I started gently. Hills were big scary things that macho-men in tights danced up and I wheezed and strained up. By staying on the flat I built up my Cardio Vascular system (heart and lungs). I also gave my tendons and ligaments time to catch up with the game. Let me expalin why? Firstly, you work on your Aerobic system, the system that utilises the air you breathe in with every breath. You do that because your Aerobic system governs ALL your recovery. Poor C.V system =poor recovery=poor fitness. Your heart gets bigger and stronger and your lungs more efficient (and you muscles get more efficient too) Secondly, your muscles strengthen quickly and your ligaments/tendons much more slowly. So, keeping to the flat lessens the chance of injury or overuse injury to these in particular.
To increase the workload on the flat, I span the pedals faster. This means you use a greater percentage of your Aerobic Capacity which increases your fitness without overloading your muscles/tendons and ligaments. So many people ride along pedalling too high a gear with their legs revolving slowly. Bad,bad,bad, it encourages injury and doesn’t work your C.V system, so get those legs spinning and you’ll feel the increase in demand it makes on your lungs and heart. Spinning is a great technique to learn and really helps on the hills, unless you’re Alberto Contador and weigh 6 stone!!
What I found was that I could incorporate sections of ‘training’ into a general ride. I’d spin for a while or power along in a higher gear and then slow down, getting back to enjoying the scenery. I built this up in a totally non-scientifc manner, learning about what I could and coudn’t do. I also learned a few pedalling techniques both sitting and standing. Once on the road I had to face the hills though. I learned quickly to back off at the bottom and spin the pedals, taking it easy as I could. I’m no athete and don’t want to be, so making myself throw up on every hill just spoils the ride! At this point I also began to learn what food and drink worked for me whilst riding. generally we have Glycogen stores for about two hours , so we need to eat whilst riding or we meet ‘the wall’. Even at a gentle pace we use Glycogen stores to help burn fat, so this is important to understand.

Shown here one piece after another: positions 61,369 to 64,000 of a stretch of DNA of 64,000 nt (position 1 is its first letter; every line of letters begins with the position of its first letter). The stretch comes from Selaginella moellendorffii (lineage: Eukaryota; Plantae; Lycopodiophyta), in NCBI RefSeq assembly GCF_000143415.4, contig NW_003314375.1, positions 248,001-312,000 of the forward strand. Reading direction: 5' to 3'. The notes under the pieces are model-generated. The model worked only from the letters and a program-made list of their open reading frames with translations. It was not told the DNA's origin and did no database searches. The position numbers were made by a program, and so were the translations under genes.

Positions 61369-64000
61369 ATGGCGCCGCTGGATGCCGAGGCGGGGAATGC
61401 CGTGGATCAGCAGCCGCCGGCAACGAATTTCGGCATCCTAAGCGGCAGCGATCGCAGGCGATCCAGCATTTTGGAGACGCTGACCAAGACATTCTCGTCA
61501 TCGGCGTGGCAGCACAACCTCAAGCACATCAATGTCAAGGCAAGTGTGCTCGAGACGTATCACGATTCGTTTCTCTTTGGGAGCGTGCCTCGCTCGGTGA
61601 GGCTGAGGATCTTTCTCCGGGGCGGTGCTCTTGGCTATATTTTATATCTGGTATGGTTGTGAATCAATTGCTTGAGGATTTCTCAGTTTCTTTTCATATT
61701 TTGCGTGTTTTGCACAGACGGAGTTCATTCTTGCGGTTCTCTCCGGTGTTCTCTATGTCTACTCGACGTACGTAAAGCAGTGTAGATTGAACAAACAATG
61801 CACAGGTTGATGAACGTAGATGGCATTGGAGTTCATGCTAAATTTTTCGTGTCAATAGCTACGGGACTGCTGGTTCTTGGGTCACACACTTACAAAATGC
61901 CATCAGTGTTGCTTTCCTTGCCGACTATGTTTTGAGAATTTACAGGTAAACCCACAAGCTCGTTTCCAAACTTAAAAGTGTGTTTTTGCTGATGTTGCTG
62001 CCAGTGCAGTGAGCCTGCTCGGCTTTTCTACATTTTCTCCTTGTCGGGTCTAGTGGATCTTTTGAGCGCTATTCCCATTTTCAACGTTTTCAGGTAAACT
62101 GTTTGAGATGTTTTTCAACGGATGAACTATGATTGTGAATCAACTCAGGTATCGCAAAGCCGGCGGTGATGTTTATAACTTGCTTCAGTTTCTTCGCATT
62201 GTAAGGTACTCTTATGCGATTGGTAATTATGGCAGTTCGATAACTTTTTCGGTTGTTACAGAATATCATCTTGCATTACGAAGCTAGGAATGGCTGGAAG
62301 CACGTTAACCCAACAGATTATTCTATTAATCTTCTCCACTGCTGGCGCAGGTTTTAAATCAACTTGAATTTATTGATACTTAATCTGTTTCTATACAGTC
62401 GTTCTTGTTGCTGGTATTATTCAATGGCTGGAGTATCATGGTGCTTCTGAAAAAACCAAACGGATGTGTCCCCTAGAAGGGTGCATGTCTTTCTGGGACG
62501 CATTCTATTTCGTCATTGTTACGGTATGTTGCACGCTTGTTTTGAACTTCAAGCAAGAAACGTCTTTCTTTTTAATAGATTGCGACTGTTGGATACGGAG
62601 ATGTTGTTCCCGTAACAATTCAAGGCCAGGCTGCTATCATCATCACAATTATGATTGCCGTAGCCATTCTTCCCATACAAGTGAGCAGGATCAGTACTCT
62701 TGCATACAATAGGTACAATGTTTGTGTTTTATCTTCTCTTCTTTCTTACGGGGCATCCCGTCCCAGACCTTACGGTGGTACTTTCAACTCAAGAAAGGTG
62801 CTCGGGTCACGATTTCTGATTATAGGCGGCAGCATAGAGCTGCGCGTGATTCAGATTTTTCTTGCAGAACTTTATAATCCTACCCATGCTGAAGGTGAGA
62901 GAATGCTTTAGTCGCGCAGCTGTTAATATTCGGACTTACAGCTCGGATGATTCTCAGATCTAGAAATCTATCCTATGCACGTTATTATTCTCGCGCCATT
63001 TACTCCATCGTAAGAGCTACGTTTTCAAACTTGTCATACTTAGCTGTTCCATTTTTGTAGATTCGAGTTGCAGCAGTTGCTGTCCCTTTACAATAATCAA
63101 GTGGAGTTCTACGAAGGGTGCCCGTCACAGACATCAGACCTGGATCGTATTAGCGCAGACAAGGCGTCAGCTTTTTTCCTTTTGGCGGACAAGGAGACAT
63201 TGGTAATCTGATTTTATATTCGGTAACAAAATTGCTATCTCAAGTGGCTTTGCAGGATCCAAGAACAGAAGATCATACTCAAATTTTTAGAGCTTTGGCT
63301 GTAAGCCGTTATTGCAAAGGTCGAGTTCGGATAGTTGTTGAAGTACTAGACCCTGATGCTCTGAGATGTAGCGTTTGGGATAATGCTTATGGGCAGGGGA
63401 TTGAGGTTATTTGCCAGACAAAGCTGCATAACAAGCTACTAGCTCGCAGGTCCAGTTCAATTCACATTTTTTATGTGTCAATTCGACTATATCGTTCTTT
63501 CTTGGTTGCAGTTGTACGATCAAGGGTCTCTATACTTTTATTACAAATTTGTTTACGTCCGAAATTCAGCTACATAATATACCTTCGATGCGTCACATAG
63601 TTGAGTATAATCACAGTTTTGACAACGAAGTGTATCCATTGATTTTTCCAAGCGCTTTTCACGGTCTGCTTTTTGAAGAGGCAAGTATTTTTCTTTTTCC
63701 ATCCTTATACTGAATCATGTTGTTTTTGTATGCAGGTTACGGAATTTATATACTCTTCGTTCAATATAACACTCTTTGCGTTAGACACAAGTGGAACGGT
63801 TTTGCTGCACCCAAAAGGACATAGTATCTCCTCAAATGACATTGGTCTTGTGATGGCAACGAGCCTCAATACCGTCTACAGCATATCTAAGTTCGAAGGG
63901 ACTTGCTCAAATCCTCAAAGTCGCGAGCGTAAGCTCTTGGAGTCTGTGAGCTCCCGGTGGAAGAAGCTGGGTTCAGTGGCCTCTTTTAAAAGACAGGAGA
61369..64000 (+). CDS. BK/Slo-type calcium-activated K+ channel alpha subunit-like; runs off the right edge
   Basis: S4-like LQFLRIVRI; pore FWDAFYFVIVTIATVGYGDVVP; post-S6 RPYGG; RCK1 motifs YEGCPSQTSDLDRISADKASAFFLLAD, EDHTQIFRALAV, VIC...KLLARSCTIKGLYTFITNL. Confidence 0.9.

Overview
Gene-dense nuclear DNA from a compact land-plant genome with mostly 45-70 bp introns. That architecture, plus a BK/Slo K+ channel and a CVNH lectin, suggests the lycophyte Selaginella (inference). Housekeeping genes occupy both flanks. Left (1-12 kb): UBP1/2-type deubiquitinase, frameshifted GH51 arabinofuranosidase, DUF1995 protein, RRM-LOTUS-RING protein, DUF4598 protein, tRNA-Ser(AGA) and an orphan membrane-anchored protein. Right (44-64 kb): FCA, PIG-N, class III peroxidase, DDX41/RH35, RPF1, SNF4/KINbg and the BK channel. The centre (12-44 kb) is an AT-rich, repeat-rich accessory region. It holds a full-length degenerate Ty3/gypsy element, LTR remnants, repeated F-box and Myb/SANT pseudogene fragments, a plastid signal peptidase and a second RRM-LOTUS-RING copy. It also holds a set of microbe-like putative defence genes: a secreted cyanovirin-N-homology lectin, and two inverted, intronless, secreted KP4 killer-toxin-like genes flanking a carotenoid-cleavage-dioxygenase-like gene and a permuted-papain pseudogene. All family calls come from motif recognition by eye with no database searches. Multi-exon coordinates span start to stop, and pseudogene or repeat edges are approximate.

I was 49 when I started and whilst I dont have a heart rate monitor, I do have a brain and it knows when my hearts getting near the limit, cos I can’t manage and get really breathless, just like you do. Stop, rest, stretch, drink, eat and look at the fabulous view you have from the climb you’re halfway up already. That’s what I did. Once recovered, I’d carry on. Seriously, learn how it feels to be at a certain point in your C.V. systems ability really helps you ride. If your really comfortable when you start you’re probably at about 50% of what it can do. With time and effort you can ride comfortably at 70-80% of what it can do ( more for elite athletes). The fitter you get, the quicker you recover, that’s what fitness is.
Improvement is initially really fast. Slob to forty miles in a day in a few months, yes, anybody who applies themselves can do that. Where the sport science comes in is when you are a reasonably fit rider who wants to avoid the dreaded plateau where you never get any better. That’s not what I’m writing about or why I ride, so I don’t want to go there. I only wanted to gain enough muscular endurance to go ride for days on end, recovering inbetween, so that’s what I focused on.